PITTSBURGH -- The Cincinnati Reds insisted they didn't have a big letdown after being eliminated from the NL Central race a few hours earlier. Losing to a pitcher with only one previous career victory suggested otherwise.
Marty McLeary, a journeyman minor leaguer most of his career, pitched seven shutout innings in only his second major league start and the Pittsburgh Pirates beat the Reds 3-0 Saturday night to end an eight-game losing streak.
The Reds were mathematically eliminated from the NL Central race earlier in the day when the Cardinals beat the Brewers. Cincinnati also lost any chance for second place when the Astros beat Atlanta 5-4 Saturday night.
Cincinnati had won five of six and seven of 10 to make an unexpected late-season run for the division title.
"We were a little flat after St. Louis won, but we just did not hit," manager Jerry Narron said. "But no excuses, McLeary threw well."
Pirates infielder Freddy Sanchez went 0-for-4 to trim his lead in the NL batting race against Florida's Miguel Cabrera to three points -- .343 to .340. Cabrera went 1-for-4 Saturday against Philadelphia. The season ends Sunday, and manager Jim Tracy said Sanchez will play.
"We'll monitor the at-bats going on here and in Florida, but I know Freddy and he is not interested in backing into anything," Tracy said. "He's going to play, and if he gets a hit he forces the other guy to get three or four hits."
The Pirates have had 24 batting champions, the most in the NL, but haven't had one since Bill Madlock won in 1983. Sanchez also needs two hits Sunday to join Jack Wilson (2004) as the only Pirates players to get 200 hits in a season since Dave Parker had 215 in 1978.
McLeary (2-0) had pitched in only four previous major league games, with San Diego in 2004, before being called up by the Pirates late last month, yet had pitched effectively in both of his starts with an 0.75 ERA. He gave up four hits and one run in five innings Sunday during a 2-1 loss to San Diego.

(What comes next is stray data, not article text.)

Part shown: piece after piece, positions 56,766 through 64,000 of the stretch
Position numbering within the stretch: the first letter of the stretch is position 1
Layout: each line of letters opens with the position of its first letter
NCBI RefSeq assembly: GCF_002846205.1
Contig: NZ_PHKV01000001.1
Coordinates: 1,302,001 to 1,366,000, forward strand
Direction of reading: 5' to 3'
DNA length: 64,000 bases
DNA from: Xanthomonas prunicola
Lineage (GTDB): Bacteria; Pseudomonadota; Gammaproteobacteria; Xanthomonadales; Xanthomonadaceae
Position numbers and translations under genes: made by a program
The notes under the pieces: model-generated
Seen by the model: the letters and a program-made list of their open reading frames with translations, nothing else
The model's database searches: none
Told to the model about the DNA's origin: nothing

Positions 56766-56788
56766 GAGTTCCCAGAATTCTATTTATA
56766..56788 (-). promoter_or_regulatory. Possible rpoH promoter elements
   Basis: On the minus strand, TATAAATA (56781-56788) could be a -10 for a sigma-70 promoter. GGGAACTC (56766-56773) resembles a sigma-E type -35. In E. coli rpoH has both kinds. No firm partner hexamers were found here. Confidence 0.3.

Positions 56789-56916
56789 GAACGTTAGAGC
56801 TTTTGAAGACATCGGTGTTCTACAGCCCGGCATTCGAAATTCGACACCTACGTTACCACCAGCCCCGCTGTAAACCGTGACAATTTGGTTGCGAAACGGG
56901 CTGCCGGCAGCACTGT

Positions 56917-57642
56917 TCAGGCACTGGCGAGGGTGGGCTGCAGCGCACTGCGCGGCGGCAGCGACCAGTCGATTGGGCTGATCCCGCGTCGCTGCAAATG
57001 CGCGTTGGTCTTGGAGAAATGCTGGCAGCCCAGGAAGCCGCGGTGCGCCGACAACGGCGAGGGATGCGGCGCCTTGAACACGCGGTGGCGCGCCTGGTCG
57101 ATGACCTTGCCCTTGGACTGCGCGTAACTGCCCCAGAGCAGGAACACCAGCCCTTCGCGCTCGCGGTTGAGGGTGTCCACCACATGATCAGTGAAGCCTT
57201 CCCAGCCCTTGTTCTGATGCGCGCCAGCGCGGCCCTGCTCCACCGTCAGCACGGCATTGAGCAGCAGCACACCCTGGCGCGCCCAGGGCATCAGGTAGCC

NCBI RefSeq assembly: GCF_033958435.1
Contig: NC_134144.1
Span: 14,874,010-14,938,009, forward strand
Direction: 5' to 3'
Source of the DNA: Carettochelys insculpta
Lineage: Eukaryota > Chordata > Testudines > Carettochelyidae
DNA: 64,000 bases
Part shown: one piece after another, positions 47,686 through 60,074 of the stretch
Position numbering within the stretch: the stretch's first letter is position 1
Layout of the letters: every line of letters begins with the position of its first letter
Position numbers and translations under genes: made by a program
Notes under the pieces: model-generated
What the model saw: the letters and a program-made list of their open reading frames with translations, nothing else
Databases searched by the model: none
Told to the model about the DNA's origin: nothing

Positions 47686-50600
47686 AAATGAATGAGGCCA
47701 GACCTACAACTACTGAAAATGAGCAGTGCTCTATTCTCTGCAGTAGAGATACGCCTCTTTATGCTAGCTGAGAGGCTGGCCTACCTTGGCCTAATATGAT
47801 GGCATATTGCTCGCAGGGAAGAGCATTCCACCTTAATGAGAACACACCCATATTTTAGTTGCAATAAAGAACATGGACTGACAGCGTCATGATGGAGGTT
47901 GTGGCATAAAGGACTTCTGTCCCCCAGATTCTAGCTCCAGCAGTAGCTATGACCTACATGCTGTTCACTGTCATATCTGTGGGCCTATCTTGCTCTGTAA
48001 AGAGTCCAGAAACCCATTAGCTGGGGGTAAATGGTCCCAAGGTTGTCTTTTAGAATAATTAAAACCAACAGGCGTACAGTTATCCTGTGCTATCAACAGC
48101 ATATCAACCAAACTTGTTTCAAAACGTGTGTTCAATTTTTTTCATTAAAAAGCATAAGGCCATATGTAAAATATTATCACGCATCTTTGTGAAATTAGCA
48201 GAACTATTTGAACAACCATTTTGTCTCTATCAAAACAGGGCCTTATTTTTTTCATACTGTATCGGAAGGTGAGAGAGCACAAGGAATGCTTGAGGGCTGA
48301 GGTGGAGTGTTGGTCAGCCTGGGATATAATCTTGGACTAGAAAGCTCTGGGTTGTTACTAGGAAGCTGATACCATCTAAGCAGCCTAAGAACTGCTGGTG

The 31-year-old McLeary didn't allow a runner past second base and worked out of his biggest jam by getting David Ross to ground out with runners on first and second and two outs in the fourth.
"I've worked hard this season and it's paid off," he said. "I've never had it in my mind that I was done or was too old. I'm going to go out there until my arm falls off."
Matt Capps, who leads major league rookies with 84 appearances, followed McLeary by pitching a scoreless eighth that was interrupted by a 14-minute rain delay. Salomon Torres finished up with a perfect ninth for his 11th save in 14 opportunities.
By winning, the Pirates (66-95) gave themselves a chance to avoid losing more games than the 95 they lost last season -- a record that led to manager Lloyd McClendon's firing in early September.
The Reds (80-81) must win Sunday to dodge a sixth consecutive losing season. Regardless of that outcome, they are assured of having their best record since going 85-77 in 2000 and will finish in third place in the division.
"We were still hoping to play for second place," Bronson Arroyo said. "It was definitely a little bit of a letdown (being eliminated), and obviously losing was even more of a letdown."
The Pirates were long since assured of their 14th consecutive losing season, two short of the Phillies' major league record. But a victory Sunday would give them a winning record after the All-Star break for the first time since they last they won a division title, in 1992. They also lead the Cubs by one game as they try not to finish last in the division.
Arroyo (14-11) took over the major league lead in innings pitched with 240 2/3 by throwing seven innings, but took the loss -- his second in six decisions this month. No Reds pitcher has led the NL outright in innings pitched since Bucky Walters in 1941. Jack Billingham tied in 1973.
The Pirates took the lead on Ronny Paulino's one-out RBI double in the second. They stretched it to 3-0 when Jason Bay and Xavier Nady singled and Ryan Doumit was hit with a pitch ahead of Jose Bautista's two-run single in the sixth.
- Paulino has a .311 average and could become the first rookie catcher since Mike Piazza in 1993 to hit at least .310 and play at least 100 games.
- Arroyo, cut by the Pirates three years ago, has won 28 games the last two seasons with the Red Sox and Reds.
- The Pirates are 36-35 since the break and 42-38 at home, and are assured of their first winning season at PNC Park since the ballpark opened in 2001.